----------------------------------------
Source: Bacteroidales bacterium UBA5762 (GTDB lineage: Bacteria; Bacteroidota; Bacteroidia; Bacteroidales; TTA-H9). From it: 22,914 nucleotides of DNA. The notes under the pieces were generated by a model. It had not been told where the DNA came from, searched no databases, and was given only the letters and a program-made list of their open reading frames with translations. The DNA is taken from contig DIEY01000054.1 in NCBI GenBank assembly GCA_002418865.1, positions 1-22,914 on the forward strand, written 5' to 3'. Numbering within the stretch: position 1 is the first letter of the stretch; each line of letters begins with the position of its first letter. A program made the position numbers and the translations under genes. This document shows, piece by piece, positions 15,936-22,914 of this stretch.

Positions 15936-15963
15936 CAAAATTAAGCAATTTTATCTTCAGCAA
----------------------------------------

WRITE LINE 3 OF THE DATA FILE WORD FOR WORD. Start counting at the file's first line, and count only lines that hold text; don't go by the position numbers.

15936 CAAAATTAAGCAATTTTATCTTCAGCAA